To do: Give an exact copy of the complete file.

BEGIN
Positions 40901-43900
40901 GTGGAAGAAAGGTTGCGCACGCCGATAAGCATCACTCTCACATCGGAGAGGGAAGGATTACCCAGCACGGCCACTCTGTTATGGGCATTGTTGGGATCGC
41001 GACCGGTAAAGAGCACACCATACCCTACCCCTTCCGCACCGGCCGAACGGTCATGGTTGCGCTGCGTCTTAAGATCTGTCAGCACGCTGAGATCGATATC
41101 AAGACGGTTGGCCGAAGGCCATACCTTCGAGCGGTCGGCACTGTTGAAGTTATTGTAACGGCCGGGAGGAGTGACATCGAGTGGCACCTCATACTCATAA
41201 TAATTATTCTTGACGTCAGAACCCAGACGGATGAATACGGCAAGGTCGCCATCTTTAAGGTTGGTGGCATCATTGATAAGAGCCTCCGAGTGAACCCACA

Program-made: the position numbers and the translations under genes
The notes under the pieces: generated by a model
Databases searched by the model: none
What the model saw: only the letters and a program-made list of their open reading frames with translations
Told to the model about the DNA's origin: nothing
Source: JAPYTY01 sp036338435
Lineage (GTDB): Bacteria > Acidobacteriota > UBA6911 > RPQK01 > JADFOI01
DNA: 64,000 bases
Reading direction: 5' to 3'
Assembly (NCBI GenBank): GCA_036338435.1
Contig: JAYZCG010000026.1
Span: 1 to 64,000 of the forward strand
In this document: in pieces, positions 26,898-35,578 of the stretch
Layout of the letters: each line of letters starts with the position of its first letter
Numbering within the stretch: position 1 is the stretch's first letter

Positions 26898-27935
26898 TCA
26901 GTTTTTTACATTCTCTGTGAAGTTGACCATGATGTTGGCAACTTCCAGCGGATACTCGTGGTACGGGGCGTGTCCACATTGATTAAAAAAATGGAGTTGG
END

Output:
Positions 40901-43900
40901 GTGGAAGAAAGGTTGCGCACGCCGATAAGCATCACTCTCACATCGGAGAGGGAAGGATTACCCAGCACGGCCACTCTGTTATGGGCATTGTTGGGATCGC
41001 GACCGGTAAAGAGCACACCATACCCTACCCCTTCCGCACCGGCCGAACGGTCATGGTTGCGCTGCGTCTTAAGATCTGTCAGCACGCTGAGATCGATATC
41101 AAGACGGTTGGCCGAAGGCCATACCTTCGAGCGGTCGGCACTGTTGAAGTTATTGTAACGGCCGGGAGGAGTGACATCGAGTGGCACCTCATACTCATAA
41201 TAATTATTCTTGACGTCAGAACCCAGACGGATGAATACGGCAAGGTCGCCATCTTTAAGGTTGGTGGCATCATTGATAAGAGCCTCCGAGTGAACCCACA

Program-made: the position numbers and the translations under genes
The notes under the pieces: generated by a model
Databases searched by the model: none
What the model saw: only the letters and a program-made list of their open reading frames with translations
Told to the model about the DNA's origin: nothing
Source: JAPYTY01 sp036338435
Lineage (GTDB): Bacteria > Acidobacteriota > UBA6911 > RPQK01 > JADFOI01
DNA: 64,000 bases
Reading direction: 5' to 3'
Assembly (NCBI GenBank): GCA_036338435.1
Contig: JAYZCG010000026.1
Span: 1 to 64,000 of the forward strand
In this document: in pieces, positions 26,898-35,578 of the stretch
Layout of the letters: each line of letters starts with the position of its first letter
Numbering within the stretch: position 1 is the stretch's first letter

Positions 26898-27935
26898 TCA
26901 GTTTTTTACATTCTCTGTGAAGTTGACCATGATGTTGGCAACTTCCAGCGGATACTCGTGGTACGGGGCGTGTCCACATTGATTAAAAAAATGGAGTTGG